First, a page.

Record 1.2 billion tourists seen around the world in 2015 – UNWTO

Canopy walkway over the sea. (Photo credit: Ave Maria Resort Wellness Centre).
Canopy walkway over the sea. (Photo credit: Ave Maria Resort Wellness Centre).

Tourism is a major driver of the global eceonomy. It’s importance is such that the United Nations World Tourism Organization (UNWTO) says it is committed to support the sector in advancing its contribution to the Sustainable Development Goals (SDGs) through technical assistance and capacity-building initiatives

A record 1.2 billion tourists travelled around the world in 2015, the UNWTO said in its Annual Report for the year emailed to

“With more than one billion tourists travelling to an international destination every year, tourism has become a leading economic sector, contributing 10 per cent of global GDP and 6 per cent of the world’s total exports,” it said.

According to the UNWTO, international tourist arrivals grew by 4.4 per cent in 2015 to reach a total of 1,184 million in 2015, marking the sixth consecutive year of above-average growth with international arrivals increasing by 4 per cent or more every year since the post-crisis year of 2010.

It indicates that some 50 million more tourists (overnight visitors) travelled to international destinations around the world in 2015 than in 2014.

“Demand remained strong overall, though with mixed results across individual destinations due to strong exchange rate fluctuations, increased safety and

security concerns, and the drop in oil prices and other commodities, which increased disposable income in importing countries but weakened demand in exporters,” the UNWTO added.

The UN agency responsible for global tourism said growth in advanced economy destinations (+5 per cent) exceeded that of emerging economies (+4 per cent), boosted by the solid results of Europe (+5 per cent).

By region, it said, Europe, the Americas and Asia and the Pacific all recorded approximately 5 per cent growth in 2015.

Arrivals in the Middle East increased by 3 per cent while data in Africa, albeit limited, pointed to an estimated 3 per cent decrease largely due to weak results in North Africa, which accounts for over one third of arrivals in the region, it said.

It said Europe with a growth of +5 per cent led growth in absolute and relative terms supported by a weaker euro vis-à-vis the US dollar and other main currencies.

“Arrivals reached 609 million, or 29 million more than in 2014. Central and Eastern Europe with plus 6 per cent rebounded

The ruins of Carthage in Tunis, Tunisia
The ruins of Carthage in Tunis, Tunisia

from last year’s decrease in arrivals,” it said.

The agency noted that Northern Europe (+7 per cent) and Southern Mediterranean Europe (+5 per cent) also recorded sound results while Western Europe (+3 per cent) was below average.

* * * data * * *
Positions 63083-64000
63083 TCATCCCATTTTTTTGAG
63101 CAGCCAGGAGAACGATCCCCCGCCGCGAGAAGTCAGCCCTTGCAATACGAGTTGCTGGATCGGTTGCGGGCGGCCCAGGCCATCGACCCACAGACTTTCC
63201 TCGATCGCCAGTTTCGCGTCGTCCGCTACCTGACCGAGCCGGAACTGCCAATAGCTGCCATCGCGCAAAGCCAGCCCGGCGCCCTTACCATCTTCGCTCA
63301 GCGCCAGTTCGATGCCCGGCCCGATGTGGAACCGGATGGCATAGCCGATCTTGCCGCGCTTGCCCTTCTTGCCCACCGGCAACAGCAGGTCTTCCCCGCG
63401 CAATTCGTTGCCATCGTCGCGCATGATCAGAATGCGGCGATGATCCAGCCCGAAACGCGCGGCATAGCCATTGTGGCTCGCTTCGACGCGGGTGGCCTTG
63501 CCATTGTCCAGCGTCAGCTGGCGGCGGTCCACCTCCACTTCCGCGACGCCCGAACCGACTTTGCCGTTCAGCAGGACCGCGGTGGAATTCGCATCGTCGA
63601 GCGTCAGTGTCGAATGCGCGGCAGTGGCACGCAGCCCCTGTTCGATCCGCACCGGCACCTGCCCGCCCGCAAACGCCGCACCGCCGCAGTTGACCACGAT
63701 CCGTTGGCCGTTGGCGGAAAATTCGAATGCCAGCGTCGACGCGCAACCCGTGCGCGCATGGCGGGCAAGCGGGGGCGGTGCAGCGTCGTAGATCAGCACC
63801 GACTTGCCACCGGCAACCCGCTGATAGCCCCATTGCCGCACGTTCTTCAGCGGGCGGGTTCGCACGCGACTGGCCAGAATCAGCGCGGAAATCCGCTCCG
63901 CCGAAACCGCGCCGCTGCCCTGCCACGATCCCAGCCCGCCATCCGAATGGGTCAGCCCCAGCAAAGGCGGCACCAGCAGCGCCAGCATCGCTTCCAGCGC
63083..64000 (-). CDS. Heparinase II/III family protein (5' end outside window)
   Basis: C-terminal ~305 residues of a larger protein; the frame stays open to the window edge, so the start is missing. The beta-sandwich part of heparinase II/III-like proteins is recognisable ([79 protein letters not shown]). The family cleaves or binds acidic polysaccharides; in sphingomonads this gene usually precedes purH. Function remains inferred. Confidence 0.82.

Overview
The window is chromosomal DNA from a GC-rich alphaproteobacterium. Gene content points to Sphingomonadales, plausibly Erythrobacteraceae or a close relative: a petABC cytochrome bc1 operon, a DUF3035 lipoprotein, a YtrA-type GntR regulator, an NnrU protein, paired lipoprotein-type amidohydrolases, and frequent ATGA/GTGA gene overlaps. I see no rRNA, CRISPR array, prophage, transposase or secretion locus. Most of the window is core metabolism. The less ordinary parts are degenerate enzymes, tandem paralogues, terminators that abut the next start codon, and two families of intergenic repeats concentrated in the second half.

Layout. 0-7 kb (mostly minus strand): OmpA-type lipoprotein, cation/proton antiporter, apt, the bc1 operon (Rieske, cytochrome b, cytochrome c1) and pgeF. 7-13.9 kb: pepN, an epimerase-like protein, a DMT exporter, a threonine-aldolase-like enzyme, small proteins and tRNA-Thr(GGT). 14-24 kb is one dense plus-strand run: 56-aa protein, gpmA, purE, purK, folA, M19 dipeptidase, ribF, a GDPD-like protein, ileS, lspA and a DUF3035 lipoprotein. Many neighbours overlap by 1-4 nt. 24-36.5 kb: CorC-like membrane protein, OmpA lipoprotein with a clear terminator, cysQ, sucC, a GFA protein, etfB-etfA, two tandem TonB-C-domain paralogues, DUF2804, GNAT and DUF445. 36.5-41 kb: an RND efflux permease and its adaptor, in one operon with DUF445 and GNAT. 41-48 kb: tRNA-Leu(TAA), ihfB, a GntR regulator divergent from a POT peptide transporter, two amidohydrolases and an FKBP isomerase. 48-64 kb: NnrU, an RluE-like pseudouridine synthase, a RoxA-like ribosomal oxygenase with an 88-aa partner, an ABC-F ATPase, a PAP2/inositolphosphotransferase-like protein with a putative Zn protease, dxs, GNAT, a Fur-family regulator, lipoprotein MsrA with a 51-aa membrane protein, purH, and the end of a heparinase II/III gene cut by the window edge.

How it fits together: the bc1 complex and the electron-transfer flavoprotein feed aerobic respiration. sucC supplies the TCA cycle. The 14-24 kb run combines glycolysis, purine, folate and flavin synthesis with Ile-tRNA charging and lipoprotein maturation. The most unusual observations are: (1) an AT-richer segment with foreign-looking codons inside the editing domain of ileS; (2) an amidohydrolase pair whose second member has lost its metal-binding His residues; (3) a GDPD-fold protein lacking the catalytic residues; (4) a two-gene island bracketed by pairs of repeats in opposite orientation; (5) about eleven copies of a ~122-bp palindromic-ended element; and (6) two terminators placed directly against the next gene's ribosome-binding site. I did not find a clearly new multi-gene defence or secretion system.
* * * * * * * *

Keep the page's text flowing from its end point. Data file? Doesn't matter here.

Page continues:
Asia and the Pacific with a plus 5 per cent growth recorded 14 million more international tourist arrivals last year to reach 278 million, with uneven results across destinations. Oceania (+7 per cent) and South-East Asia (+6 per cent) led growth, while South Asia and North-East Asia recorded an increase of 4 per cent.

On the Americas, the UNWTO said international tourist arrivals of plus 5 per cent grew 10 million to reach 192 million, consolidating the strong results of 2014.

The appreciation of the US dollar stimulated outbound travel from the United States, benefiting the Caribbean and Central America, both of which recorded 7 per cent growth, it said.

Results in South America, at plus 5 per cent and North America, plus 4 per cent were close to the average, it said.

In the Middle East, international tourist arrivals grew by an estimated 3 per cent to a total of 54 million, consolidating the recovery initiated in 2014.

However, with limited available data for Africa points, the UNWTO says the continent suffered a 3 per cent decrease in international arrivals, reaching a total of 53 million.

Arrivals declined in North Africa by 8 per cent while Sub-Saharan Africa saw zero growth, though the latter returned to positive growth in the second half of the year. (Results for both Africa and the Middle East should be read with caution as it is based on limited available data), the agency said.

It noted that results from the UNWTO Confidence Index remain largely positive for 2016, though at a slightly lower level than the previous two years.

“Based on the current trend and outlook, UNWTO projects international tourist arrivals to grow by 4 per cent worldwide in 2016,” it said.

By Emmanuel K. Dogbevi

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